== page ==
This week, I put together a boule using all purpose flour, and one teaspoon of vital gluten for every 4 ounces of flour. I can't really develop the dough very aggressively because I don't have a mixer. I do everything by hand. But I did turn the dough - something I recommended myself on a pizza dough thread somewhere - once an hour. The dough was two pounds, 70% hydration, 40% starter, with about a quarter cup of wheat germ. After three hours bulk fermentation, I formed it and put it in the fridge overnight. Next morning, three hours out at room temperature, bake with my steam technique.

 

It was a beauty. If I ever figure out how to post pictures, I will share them with you. Nearly five inches high, nicely differentiated crumb, beautiful form. I am content with this formula and method for now. It's time to move on to bread with chiles next week, and just maybe, for the good children, chocolate sour cherry. All 100% sourdough, of course.

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Hi folks,

 

I've got a question for you bakers out there. I made some epis today from a batch of mixed starter dough. I want to begin the sourdough starter process. Do I refrigerate the rest of the dough (about 1 pound) and wait for it to bubble? Do I leave it out in a warm place until it begins to bubble and then feed it? I'm a little confused. Can anyone out there give me a hand? I appreciate it. ,

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a batch of mixed starter dough

If by this you mean dough made with commercial yeast, then no, you shouldn't use it for 100% sourdough.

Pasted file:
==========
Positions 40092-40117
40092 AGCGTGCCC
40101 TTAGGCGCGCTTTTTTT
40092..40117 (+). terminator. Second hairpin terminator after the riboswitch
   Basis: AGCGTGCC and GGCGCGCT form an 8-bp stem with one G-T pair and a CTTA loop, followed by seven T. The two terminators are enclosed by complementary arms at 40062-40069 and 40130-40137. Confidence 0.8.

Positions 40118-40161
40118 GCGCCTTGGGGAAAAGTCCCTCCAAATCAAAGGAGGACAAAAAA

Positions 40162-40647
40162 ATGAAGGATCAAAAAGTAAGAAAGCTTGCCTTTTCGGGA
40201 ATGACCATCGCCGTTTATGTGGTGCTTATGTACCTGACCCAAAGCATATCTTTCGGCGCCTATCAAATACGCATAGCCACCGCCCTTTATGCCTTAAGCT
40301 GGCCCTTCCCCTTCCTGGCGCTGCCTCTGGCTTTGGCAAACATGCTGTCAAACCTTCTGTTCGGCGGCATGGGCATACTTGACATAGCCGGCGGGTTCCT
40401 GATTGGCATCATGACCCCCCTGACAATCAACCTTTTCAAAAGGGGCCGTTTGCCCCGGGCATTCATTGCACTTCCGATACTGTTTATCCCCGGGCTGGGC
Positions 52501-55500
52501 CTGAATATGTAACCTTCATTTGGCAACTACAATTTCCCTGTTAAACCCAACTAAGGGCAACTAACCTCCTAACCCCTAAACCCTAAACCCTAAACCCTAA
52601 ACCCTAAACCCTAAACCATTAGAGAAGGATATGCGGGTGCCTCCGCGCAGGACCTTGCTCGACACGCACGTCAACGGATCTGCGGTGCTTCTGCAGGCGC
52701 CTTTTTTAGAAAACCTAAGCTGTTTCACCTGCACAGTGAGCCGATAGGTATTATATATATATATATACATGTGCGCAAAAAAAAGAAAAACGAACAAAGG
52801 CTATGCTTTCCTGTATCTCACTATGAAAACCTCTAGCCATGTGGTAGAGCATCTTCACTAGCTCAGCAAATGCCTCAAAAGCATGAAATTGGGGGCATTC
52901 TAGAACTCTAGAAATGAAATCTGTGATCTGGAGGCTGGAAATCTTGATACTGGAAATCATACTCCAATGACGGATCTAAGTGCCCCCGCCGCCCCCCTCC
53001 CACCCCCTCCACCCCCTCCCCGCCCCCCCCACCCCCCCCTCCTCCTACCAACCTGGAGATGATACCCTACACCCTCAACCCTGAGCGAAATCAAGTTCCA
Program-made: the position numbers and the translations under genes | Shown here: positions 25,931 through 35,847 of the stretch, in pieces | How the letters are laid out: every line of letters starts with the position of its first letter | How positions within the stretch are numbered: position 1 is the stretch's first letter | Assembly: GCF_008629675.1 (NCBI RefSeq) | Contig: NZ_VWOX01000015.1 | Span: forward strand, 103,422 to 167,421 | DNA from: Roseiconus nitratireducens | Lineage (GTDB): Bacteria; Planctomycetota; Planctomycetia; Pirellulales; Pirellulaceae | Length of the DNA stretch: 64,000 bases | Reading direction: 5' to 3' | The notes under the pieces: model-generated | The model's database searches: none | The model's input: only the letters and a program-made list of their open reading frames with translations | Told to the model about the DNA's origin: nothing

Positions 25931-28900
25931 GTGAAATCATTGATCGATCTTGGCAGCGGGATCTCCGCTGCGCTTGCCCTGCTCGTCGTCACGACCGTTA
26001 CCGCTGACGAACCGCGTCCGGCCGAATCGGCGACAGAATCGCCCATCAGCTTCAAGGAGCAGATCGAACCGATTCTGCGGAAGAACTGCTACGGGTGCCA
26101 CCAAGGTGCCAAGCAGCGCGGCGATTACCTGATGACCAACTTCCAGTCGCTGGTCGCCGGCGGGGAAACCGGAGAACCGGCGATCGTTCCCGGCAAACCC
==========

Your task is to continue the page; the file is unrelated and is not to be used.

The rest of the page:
It's easy enough to make your own starter. The best directions for this and most things sourdough can be found in the faq at rec.food.sourdough. If you read egullet, some of the same information has been recapitulated there.

 

It is much easier and more practical to acquire a stable starter from a reliable source.

 

If you bake every day, your starter should be refreshed on a regular schedule, depending on its hydration and its behavior characteristics. If you bake regularly, but not every day, you can refrigerate your starter between uses.

 

It's important to get to know how your starter behaves in your own kitchen. Bubbles appear to a greater or lesser degree depending on how firm or loose your refreshments are. The moment at which you make use of your starter in a formula will be fundamental to its performance.

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Thanks Robert. By mixed starter, I mean I used a nugget of foccacia dough (sans herbs, cheese, etc.), incorperated that into two starter stages (both made with dry active yeast) and have allowed it to sit out, covered, overnight at 81F. Cursory glances at the vast array of information on sour dough on eGullet and the web in general make my eyes hurt. There is so much information there. I'm gathering that I can do it but it's not the optimal route. Is this a fair assumption?

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Ron, some of the best writing on bread baking is in Julia, Mastering the Art of French Cooking. Also, the first Chez Panisse cookbook has writing by the guy who started the Acme bakery after leaving Alice Waters. For sourdough, I like the first half of The Bread Builders by Alan Scott and Dan Wing. (The second half is about how to build a brick oven.) All of this is mostly sourdough. Baking with commercial yeast is so easy it scarcely requires a book, although you might look at the Complete Book of Breads by Bernard Clayton. Pick just one? The Bread Builders.

 

CWS: I'm betting you haven't read the rec.food.sourdough faq. This is the place to go.

 

Any dough or chef or starter that incorporates commercial yeast is useless for making 100% sourdough bread.